What is Searcher Intent And How to Use it for SEO Success

What is Searcher Intent? And How to Use it for SEO Success

By Sophie Mitchell

What is Searcher Intent? And How to Use it for SEO Success

The words someone chooses when searching on Google are based on that user’s intent. Do they intend to look for information, are they looking for a specific brand or product, or do they intend to make a purchase? The words that form the searcher’s query will reflect their intent. Google understands what people are looking for and provides the most relevant results first based on search intent.

In this article, we’ll be talking about the different types of searcher intent, how to define them, and how to optimise your website for search intent. We will also look at the best way to measure search intent success. 

What is User search Intent?

Search intent is is a concept based on semantics. A “semantic” is the relationship between a word and the meaning combined. For example, if someone searches for  “how to make cookies,” or “bake cookies” they’re looking for “cookie recipes.”

It is for this reason that the old ways of stuffing pages with keywords you want to rank for no longer cuts it. Google has moved away from keyword matching to intent matching. So, as digital marketers, we must tailor our site’s content to match the intent of searchers so that we can rank higher on Google’s search results pages.

Types of search intent

There are 3 different types of search intent: informative, navigational and transactional.

Informational intent

Informative intent is when someone searches because they want information on a topic or specific thing. When you’re searching for information, it could be for a how-to article or a product review. Informational intent is the most common type of search and the top three results will often be what people are looking for.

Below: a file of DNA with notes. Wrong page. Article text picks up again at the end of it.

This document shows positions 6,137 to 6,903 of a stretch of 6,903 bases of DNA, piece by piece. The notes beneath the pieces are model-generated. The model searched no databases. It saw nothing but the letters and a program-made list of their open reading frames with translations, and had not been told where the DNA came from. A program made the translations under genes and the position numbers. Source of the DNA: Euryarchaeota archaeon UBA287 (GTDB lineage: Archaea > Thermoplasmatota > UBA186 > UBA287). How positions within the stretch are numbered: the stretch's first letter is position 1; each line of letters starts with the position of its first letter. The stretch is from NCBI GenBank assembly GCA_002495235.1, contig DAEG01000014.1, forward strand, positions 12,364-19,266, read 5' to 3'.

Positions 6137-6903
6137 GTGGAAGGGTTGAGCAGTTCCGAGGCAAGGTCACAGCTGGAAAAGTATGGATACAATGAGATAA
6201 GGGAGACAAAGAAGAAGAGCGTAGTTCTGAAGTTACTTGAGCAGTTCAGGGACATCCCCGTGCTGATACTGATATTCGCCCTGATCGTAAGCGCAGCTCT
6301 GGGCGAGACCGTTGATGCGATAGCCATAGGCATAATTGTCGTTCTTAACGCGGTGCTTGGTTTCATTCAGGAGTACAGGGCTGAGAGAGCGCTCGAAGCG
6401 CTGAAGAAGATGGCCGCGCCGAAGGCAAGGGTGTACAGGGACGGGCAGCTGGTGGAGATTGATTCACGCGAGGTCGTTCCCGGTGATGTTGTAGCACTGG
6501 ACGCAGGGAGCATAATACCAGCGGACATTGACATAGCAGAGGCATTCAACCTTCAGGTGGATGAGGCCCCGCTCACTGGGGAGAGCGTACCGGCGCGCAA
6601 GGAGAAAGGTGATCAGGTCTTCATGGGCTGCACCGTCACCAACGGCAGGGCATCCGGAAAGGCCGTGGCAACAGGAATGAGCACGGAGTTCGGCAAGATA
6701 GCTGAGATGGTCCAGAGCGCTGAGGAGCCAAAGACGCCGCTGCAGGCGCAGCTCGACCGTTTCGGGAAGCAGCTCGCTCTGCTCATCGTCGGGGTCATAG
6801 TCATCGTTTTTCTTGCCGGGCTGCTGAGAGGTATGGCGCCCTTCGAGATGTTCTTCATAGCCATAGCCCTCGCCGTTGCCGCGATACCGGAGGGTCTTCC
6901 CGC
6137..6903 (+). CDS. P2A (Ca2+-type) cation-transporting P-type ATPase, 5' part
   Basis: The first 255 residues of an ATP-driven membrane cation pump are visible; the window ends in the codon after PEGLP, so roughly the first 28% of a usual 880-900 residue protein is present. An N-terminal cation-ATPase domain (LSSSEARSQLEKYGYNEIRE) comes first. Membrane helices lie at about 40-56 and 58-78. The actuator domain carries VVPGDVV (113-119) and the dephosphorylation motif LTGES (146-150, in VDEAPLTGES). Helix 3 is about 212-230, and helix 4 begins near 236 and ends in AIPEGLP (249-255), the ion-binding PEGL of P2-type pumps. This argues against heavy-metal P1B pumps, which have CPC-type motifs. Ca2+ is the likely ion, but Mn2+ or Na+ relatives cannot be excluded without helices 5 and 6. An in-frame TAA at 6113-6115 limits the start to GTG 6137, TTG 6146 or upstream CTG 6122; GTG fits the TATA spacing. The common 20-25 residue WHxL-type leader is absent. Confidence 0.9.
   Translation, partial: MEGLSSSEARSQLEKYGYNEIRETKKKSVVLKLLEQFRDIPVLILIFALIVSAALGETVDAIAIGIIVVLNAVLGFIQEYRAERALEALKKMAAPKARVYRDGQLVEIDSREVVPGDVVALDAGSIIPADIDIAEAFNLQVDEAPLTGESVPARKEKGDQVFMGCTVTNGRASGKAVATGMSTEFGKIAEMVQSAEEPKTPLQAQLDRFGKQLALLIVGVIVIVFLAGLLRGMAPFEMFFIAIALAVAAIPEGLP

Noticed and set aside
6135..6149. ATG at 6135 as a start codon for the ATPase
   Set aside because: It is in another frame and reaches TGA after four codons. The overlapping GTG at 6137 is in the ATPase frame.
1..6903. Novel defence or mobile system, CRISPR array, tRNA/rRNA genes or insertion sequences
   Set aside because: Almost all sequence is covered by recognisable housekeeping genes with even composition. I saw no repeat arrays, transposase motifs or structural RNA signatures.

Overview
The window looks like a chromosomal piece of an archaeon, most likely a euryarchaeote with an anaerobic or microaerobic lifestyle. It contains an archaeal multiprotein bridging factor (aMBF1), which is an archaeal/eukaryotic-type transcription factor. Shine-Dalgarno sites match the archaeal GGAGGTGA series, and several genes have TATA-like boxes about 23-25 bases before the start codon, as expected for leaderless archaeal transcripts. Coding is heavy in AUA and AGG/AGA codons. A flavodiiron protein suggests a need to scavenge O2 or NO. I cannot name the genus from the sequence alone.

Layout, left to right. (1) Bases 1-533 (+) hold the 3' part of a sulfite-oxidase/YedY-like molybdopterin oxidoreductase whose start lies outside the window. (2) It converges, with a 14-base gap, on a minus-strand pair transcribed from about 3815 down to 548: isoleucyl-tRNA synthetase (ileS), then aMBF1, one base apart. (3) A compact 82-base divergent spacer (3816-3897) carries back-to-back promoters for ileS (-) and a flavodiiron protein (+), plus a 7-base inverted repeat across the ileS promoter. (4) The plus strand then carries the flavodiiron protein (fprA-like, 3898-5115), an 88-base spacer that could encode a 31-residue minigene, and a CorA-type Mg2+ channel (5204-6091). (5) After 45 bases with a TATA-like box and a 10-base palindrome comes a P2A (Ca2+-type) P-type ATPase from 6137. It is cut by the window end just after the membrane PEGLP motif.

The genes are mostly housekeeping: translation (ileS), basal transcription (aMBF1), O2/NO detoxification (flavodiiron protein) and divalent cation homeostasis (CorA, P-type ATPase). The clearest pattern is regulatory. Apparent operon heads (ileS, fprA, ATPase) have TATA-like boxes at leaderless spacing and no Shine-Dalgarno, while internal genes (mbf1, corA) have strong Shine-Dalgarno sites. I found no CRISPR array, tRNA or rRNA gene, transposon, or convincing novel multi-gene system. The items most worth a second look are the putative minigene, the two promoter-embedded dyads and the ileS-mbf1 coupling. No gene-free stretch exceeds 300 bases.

This type of user could be categorised as in the awareness stage of the buyer funnel.

Determining-searcher-intent

Navigational Intent

Navigational intent is when someone searches to find a specific product or service or web page that they were trying to find. For example, if someone was looking for garden furniture in the UK then they may type in “best garden furniture UK ” into Google, or people who search using a brand name, such as “Ikea garden furniture” are usually looking for the brand’s website. 

This type of user could be categorised as in the consideration stage of the buyer funnel.

Search-intent-analysis

Transactional Intent

Transactional search is when someone searches to purchase something online. This person has a particular need and is looking for one answer or solution. This is an indicator of transactional urgency, meaning the user is purchase-oriented.

This type of search may also include price comparisons and other related products. If they already know the product they want to buy, they will simply type that product name. 

This type of user could be categorised as in the conversion stage of the buyer funnel.

Search intent meaning

 

Summary of The Different Types of Search Intent 

Customer Intent

Stage of buyers’ journey 

Common keyword types

Informational Intent

Awareness stage

where, which, what, why, who, when, does, how, guide, tutorial, learn, examples, resource, ideas, tips

Navigational Intent

Middle of the funnel

review of [X]  or best [X]  or “brand name”, top, vs, cheap, comparison

Transactional Intent

Bottom of the funnel

buy, price, discount, sale, quote, cheap, expensive, recommendation, recommended, near me, firm, coupon, order, purchase, pricing

How to find keywords based on intent 

When it comes to search engine optimization (SEO), understanding searcher intent is important. It will help you optimize your website for the right keywords and phrases that people are actually searching for.